India may miss 2030 renewable energy targets as Punjab, Haryana, UP lag: Experts

Published on Apr 21, 2022 01:12 AM IST

“We are falling behind on delivering the targets of 175GW of renewable energy by 2022 and 500 GW by 2030 because while some states are on track others are lagging,” said Aditya Lolla, senior electricity policy analyst for Asia at energy think-tank Ember

India is falling behind on delivering the targets of increasing its non-fossil energy capacity to 175 gigawatts (GW) by 2022 and 500 GW by 2030 as many states, including Uttar Pradesh, Punjab and Haryana are lagging on this front, climate and energy experts said on Wednesday.
India is falling behind on delivering the targets of increasing its non-fossil energy capacity to 175 gigawatts (GW) by 2022 and 500 GW by 2030 as many states, including Uttar Pradesh, Punjab and Haryana are lagging on this front, climate and energy experts said on Wednesday.
ByPress Trust of India

New Delhi: India is falling behind on delivering the targets of increasing its non-fossil energy capacity to 175 gigawatts (GW) by 2022 and 500 GW by 2030 as many states, including Uttar Pradesh, Punjab and Haryana are lagging on this front, climate and energy experts said on Wednesday.

The comments were made during a webinar held by Climate Trends, a Delhi-based climate communications initiative, on how the northern power grid can accelerate the transition and help India meet its 2030 Glasgow commitments while contributing to limiting global warming to 1.5 degrees Celsius.

The webinar was held close on the heels of the release of the Intergovernmental Panel of Climate Change (IPCC)’s Working Group III report on Mitigation recently.

“We are falling behind on delivering the targets of 175GW by 2022 and 500 GW by 2030 because while some states are on track others are lagging,” said Aditya Lolla, senior electricity policy analyst for Asia at energy think-tank Ember.

He said in the southern region, Telangana has achieved its renewable energy target and in the north, only Rajasthan is ahead and has achieved its 2022 target. “But there are states like Uttar Pradesh which have not even achieved 30 per cent of their target. If I compare these two states, both have a 14 GW target for 2022. While Rajasthan has achieved 17GW currently, Uttar Pradesh is lagging at 4GW,” Lolla said.

The story is similar in Uttarakhand (1 GW), Punjab (2GW) and Haryana (1GW). The pro-renewables states are making profits with this transition, like the Rajasthan Renewable Energy Corporation Ltd made a profit of 65 crores last year, due to their RE adoption, he said.

According to the IPCC, to achieve 1.5 degrees C, the world must reduce annual carbon dioxide emissions by 48 per cent by 2030 and reach net zero by 2050. This means that governments will need to rapidly introduce policies and measures for emissions to peak by 2025.

In the last climate summit in Glasgow, Prime Minister Narendra Modi announced enhanced climate targets for India, including increasing its non-fossil energy capacity to 500 GW and meeting 50 per cent of its energy requirements through renewable energy by 2030.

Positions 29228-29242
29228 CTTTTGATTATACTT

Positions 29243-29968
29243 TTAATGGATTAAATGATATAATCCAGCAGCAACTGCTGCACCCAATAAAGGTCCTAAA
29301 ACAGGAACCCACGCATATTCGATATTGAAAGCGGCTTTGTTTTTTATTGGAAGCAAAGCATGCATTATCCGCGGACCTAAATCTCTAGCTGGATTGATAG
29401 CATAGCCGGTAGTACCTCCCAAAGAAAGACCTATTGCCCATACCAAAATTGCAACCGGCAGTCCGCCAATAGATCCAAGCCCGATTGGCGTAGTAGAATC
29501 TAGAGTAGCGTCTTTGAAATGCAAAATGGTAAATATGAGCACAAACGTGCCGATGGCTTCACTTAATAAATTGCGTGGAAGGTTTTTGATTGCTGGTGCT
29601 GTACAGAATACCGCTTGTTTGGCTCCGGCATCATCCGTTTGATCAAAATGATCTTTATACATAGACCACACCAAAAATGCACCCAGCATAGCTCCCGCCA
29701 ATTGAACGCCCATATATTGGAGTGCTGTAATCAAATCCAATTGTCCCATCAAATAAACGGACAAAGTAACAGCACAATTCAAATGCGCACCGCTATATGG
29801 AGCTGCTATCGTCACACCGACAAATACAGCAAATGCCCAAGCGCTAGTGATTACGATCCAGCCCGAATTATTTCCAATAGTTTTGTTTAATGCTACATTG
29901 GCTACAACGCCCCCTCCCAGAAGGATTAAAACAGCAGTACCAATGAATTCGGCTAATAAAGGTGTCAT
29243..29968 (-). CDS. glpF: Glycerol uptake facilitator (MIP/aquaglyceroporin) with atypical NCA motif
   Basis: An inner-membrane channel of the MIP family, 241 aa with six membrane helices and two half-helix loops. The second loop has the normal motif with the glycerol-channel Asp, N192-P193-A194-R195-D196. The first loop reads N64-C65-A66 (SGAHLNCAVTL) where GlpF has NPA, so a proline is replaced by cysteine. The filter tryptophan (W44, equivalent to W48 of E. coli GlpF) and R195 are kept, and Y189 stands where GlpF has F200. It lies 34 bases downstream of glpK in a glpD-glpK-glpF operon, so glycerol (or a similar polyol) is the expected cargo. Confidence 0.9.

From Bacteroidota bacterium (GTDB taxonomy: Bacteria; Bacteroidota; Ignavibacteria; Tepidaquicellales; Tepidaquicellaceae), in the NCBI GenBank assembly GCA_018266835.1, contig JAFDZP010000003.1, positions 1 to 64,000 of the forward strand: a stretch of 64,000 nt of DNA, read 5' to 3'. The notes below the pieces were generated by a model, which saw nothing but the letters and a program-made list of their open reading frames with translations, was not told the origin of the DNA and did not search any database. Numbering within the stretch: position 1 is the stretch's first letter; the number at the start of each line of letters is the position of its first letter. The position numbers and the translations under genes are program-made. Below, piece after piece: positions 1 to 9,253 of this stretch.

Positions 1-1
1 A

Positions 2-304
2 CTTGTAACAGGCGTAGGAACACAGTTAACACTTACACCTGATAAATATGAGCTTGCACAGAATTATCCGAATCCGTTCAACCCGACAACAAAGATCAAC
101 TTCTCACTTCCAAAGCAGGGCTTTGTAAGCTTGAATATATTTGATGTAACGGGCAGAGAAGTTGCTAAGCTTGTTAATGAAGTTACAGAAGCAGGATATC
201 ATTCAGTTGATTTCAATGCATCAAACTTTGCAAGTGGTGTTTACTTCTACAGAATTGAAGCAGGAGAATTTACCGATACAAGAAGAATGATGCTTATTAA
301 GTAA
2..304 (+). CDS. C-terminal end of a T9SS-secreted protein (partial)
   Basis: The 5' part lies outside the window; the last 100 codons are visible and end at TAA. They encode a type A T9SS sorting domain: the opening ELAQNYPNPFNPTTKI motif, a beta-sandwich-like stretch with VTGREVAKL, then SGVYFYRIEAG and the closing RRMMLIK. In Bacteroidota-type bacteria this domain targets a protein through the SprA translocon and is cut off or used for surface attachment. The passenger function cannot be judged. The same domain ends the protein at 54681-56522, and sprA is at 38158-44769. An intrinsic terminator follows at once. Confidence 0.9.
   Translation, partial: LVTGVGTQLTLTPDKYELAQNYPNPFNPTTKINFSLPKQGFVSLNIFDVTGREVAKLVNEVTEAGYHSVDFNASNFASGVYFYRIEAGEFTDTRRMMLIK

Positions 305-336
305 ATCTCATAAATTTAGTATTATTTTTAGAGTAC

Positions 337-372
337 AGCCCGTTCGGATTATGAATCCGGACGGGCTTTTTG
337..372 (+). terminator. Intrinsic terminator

To achieve this capacity, India needs to install 42GW of renewable energy every year. Experts feel that India will miss its 500GW of non-fossil fuel energy target because it is lagging in rooftop solar installations.

“This is mainly because different states have responded differently to the target. We have achieved only 54 GW of the 100 GW target for solar.

“Wind power has also slowed down in the last couple of years. This is mainly because the power purchase agreements in some states got cancelled by DISCOMS... This has happened in Uttar Pradesh, Gujarat, and Karnataka. “To provide stability and achieve renewable energy targets, we first need a consistent policy across all the states. After this, state governments need to solve their local problems,” Lolla explained.

Parth Bhatia, Associate Fellow, Centre for Policy Research and Contributing Author on IPCC WGIII report, Chapter 13 - Policies and Institutions, said the latest IPCC report stated that almost all electricity should come from low or zero fossil fuel sources to achieve the 1.5 degrees Celsius target. “It means that all coal-based power plant assets become a stranded asset risk by 2030 as transitions will accelerate. “The goal is to avoid locking in high-carbon and wasteful energy systems for the long-term as the window to decarbonise is extremely short now. Coal becomes an economic liability and risk in this scenario,” he said.

Experts feel that to provide stability and achieve renewable energy targets, India first needs a consistent policy across all the states. After this, state governments need to solve their local problems and there is a need to create an economy where the private sector sees an opportunity.

They concurred that India will need to focus on a battery of solutions and policy changes on both the demand and supply sides. If the northern grid has to decarbonise, adjoining states such as Uttar Pradesh, which produces almost 10 per cent of the country’s electricity share need to increase their renewable energy uptake, experts said.

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